The Sell in May Effect describes the tendency of the market over the six-month period Nov-Apr to outperform the market in the other six-month period (i.e. May-Oct).
The effect can be seen in the following chart, which plots the cumulative average daily returns of the market (i.e. it gives a representation of the market moves in an average year). More information on this chart can be found here.
As can be seen the market tends to be strong from November to April, and then flat for the six-month period May to October.
The problems of exploiting the Sell in May Effect
Although the effect is statistically significant, it is not an easy anomaly to exploit economically. In theory an investor might be long stocks Nov-Apr and then move to cash for May-Oct. But as can be seen in the above chart, the market doesn’t necessarily fall in the summer period (except possibly the short May-Jun period), rather it is flat. And by moving to cash the investor would forego dividends paid in the May-Oct period.
It may make sense moving to cash if interest rates were high (i.e. to benefit from high returns on cash for the summer period) – but that is not the case currently. And in any case that has to be balanced with the fact that when interest rates are high expected growth rates in equities tend to be high as well (i.e. not a time to be out of the market).
One significant reason why it may make sense to be out of the market over the summer period is that volatility is much higher then than in the Winter period (as shown here). For example, eight of the ten largest one day falls in the FTSE 100 Index happened in the Summer period. Hence, not only are returns lower in the Summer, but also risk-adjusted returns are significantly lower.
But generally, this is a little frustrating: the Sell in May Effect is a significant market anomaly, but tricky to exploit.
So, what to do?
Exploit the sector rotation
One idea is to stay in the market throughout the year but to re-balance a stock portfolio according to which sectors perform the best in the two six-month periods as defined by the Sell in May Effect.
The following two tables show the performance of the FTSE 350 sectors in the respective summer and winter periods since 1999. The tables have been ranked by average returns of the respective sectors over the 17-year period.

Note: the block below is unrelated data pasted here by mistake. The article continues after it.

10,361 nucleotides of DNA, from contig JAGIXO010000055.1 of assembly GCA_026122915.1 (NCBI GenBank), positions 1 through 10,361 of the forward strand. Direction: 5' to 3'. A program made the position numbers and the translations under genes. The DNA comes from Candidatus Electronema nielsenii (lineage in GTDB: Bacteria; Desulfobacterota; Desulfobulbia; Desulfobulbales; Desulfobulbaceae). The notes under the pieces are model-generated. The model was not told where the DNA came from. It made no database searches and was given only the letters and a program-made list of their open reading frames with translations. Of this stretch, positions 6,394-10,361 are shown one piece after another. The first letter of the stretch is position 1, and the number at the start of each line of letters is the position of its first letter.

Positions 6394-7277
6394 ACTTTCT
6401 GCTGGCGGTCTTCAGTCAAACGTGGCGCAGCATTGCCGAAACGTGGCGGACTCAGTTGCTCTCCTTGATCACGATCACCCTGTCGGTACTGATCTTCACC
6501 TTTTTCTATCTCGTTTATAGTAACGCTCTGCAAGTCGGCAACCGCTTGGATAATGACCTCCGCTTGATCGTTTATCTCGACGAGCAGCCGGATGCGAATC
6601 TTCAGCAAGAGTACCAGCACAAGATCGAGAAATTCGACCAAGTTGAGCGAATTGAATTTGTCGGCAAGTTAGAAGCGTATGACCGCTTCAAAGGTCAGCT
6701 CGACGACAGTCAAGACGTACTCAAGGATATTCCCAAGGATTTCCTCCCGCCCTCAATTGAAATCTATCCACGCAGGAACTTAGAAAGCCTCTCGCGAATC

Sector performance in the summer period since 1999
Sector performance in the winter period since 1999
From these tables two portfolios of sectors can be constructed that have historically performed strongly in the respective summer and winter periods.
A few filters were applied:
- Sectors with less than 4 component stocks were not considered
- Sectors must have a minimum 13-year track record
- Standard deviation (i.e. volatility) of a sector’s returns must be below the average standard deviation
- Positive returns must be over 50%
The portfolios selected were-
|Summer Portfolio||Winter Portfolio|
|Gas, Water & Multiutilities||Construction & Materials|
|Health Care Equipment & Services||Chemicals|
So, the Sell in May Sector Strategy (SIMSS) is
- in the summer period: long sectors Gas, Water & Multiutilities, Beverages, and Health Care Equipment & Services
- in the winter period: long sectors Construction & Materials, Industrial Engineering, and Chemicals
Performance of SIMSS
The following chart shows the simulated performance of the Sell in May Sector Strategy backdated to 1999 compared to the FTSE 100 Index.
After 17 years the SIMSS portfolio would have grown in value to 1021 (from a starting value of 100). While the FTSE 100 (buy and hold) portfolio would have grown to 111.
This simulation does not include transaction costs, but as the strategy only trades twice a year these would not significantly change the above results.
More articles about the Sell in May Effect.